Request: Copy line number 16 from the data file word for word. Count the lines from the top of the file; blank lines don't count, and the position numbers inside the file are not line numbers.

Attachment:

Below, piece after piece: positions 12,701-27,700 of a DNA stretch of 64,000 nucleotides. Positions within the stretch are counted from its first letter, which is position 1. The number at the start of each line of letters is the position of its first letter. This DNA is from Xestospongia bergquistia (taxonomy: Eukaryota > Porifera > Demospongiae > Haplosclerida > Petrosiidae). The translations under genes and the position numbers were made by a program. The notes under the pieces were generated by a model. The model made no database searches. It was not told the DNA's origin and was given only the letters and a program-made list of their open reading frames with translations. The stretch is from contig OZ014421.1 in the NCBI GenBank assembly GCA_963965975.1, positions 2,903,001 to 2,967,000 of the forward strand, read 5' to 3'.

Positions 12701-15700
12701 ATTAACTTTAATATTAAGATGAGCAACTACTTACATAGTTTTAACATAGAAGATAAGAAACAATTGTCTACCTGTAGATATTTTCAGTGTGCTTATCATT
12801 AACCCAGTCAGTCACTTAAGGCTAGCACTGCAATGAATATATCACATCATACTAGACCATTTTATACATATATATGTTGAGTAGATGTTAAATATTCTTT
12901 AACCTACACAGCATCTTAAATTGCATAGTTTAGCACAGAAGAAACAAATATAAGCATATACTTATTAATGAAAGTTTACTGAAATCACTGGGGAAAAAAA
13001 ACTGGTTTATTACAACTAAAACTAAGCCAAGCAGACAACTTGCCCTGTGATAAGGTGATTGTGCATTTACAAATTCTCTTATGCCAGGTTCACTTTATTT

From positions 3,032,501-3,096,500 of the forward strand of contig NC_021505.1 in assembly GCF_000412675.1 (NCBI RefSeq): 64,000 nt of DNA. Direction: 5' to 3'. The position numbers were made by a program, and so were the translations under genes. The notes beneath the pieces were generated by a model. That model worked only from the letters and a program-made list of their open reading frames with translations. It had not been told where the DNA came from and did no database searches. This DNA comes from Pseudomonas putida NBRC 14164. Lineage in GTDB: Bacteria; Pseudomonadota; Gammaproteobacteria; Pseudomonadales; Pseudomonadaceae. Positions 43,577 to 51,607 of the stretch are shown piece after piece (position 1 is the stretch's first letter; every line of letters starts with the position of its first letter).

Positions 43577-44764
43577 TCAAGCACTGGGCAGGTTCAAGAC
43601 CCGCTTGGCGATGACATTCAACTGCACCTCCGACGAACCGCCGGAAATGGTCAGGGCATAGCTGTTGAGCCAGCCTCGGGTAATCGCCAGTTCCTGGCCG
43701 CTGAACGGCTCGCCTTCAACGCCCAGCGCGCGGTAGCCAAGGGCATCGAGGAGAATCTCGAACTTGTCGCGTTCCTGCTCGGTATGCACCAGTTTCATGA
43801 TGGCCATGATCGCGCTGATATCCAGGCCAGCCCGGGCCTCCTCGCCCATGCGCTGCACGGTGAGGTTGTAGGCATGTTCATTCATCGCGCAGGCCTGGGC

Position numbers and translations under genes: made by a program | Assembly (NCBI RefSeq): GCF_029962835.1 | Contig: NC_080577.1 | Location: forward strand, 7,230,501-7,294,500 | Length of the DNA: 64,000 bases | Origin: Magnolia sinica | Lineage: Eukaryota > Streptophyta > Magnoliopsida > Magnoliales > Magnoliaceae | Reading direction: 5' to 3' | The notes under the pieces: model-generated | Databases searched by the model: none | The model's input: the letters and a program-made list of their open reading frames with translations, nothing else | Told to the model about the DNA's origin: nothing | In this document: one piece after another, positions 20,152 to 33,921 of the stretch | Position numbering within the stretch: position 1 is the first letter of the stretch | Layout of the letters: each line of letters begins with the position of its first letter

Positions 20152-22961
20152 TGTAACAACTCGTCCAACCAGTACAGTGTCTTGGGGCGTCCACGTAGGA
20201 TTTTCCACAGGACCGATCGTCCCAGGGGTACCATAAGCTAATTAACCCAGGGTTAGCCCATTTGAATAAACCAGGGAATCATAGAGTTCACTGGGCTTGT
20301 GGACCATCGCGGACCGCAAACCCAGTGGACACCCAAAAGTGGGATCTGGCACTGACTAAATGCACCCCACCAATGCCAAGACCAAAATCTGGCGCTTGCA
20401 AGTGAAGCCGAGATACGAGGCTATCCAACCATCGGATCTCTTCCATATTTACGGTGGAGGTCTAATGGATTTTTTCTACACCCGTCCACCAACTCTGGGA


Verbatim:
20201 TTTTCCACAGGACCGATCGTCCCAGGGGTACCATAAGCTAATTAACCCAGGGTTAGCCCATTTGAATAAACCAGGGAATCATAGAGTTCACTGGGCTTGT